While gyms are traditionally known to celebrate slim figures and body-builder images, Rainier Health & Fitness has a different purpose: to encourage healthy lifestyles, strong bodies and authentic community. For Amal*, her husband and seven children, Rainier Health & Fitness has been a key part of developing healthy practices. Every family member exercises regularly and Amal herself walks to the gym from their Beacon Hill home to hit the treadmill or participate in a yoga class.

Amil on the treadmill.
Amil on the treadmill.

Amal’s friends ask her, “Why do you go to the gym? You’re already skinny?” Amal replies that exercising is about staying healthy and feeling well, not just being skinny. Her mom died in 2008 and had high blood pressure and high cholesterol, so she wants to prevent suffering from the same preventable conditions. Plus, if she doesn’t work out, her muscles get tight and she has migraines. The migraines are actually what drove her to join the gym in the first place in April 2010; Amal’s doctor said she should go to the gym, a stress-free environment, for her migraines. Now they only resume after not coming for a week or two. “Coming here is good for my heart and brain,” Amal says.

In addition to regular exercise, Amal’s family has also made healthy changes to their diet thanks to the influence of their vegetarian daughter. Amal used to drink lots of coffee, but now has reduced her consumption to one cup per day. Coming from Somalia where many dishes are prepared with oil, she has steered away from this ingredient and has quit frying food. Instead, she serves the family only brown rice, oatmeal and whole grain bread, spaghetti and cereal. She also checks the labels of food and looks at calories before purchasing. As a result, no one in her family is overweight.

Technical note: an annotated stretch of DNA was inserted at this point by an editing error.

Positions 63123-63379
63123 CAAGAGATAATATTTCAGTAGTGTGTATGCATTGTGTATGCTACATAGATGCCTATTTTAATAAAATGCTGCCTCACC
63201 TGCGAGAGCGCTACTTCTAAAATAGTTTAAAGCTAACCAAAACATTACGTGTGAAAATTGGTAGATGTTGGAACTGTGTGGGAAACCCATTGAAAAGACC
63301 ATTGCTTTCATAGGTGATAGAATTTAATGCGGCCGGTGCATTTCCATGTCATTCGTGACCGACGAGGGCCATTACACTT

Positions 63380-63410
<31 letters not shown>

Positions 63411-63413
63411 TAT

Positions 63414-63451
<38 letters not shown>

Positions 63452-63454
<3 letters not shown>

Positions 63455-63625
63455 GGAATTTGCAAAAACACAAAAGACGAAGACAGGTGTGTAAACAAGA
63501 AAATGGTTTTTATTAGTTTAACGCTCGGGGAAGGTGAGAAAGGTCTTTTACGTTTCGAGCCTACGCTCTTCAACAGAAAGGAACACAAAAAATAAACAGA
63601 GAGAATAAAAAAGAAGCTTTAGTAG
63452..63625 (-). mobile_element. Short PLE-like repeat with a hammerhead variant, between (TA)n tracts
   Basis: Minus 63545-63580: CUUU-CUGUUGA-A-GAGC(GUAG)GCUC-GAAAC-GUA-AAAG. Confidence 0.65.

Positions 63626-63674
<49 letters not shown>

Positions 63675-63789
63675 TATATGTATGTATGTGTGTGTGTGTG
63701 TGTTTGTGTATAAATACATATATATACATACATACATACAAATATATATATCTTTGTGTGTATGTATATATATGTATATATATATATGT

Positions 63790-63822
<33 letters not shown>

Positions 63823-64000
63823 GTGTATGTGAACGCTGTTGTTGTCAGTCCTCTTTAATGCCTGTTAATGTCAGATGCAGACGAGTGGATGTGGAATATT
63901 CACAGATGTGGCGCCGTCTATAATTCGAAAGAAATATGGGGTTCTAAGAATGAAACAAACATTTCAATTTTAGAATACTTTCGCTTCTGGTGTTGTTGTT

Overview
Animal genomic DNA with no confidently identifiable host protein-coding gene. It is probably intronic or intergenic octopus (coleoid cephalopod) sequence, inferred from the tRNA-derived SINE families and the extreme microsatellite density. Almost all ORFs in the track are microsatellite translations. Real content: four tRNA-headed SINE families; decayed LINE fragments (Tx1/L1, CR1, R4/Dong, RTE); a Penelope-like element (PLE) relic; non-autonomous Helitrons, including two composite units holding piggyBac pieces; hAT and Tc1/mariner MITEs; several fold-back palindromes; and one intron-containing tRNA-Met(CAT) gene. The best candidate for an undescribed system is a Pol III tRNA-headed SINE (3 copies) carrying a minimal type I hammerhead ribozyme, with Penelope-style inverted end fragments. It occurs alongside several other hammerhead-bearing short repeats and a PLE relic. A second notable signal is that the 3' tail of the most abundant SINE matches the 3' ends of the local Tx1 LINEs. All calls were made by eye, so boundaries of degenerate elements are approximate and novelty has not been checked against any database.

“Health is number one.” Amal says, “It’s worth $30 per month.” She tells everybody to come here and has met lots of new friends while working out.

* pseudonym, name changed to protect privacy

About Rainier Health & Fitness   

Rainier Health & Fitness first opened its doors in March of 2005 with the dream of using exercise to address health disparities in its neighborhood. Since then it has grown to over 1600 members. The volunteers and staff at Rainier Health & Fitness are dedicated to improving the health of their Rainier Valley community by encouraging healthy lifestyles and strong bodies. The fitness center makes exercise fun and accessible by offering affordable prices and creating a non-intimidating workout environment, especially for those who are new to exercise. A variety of group classes including yoga, ZUMBA fitness, Pilates, turbo kick and cycling are available to members at no additional cost while personal training, group training and CrossFit are offered through certified trainers for comparably low additional fees. Regular memberships are an affordable $30 a month with a one-time membership fee of $99.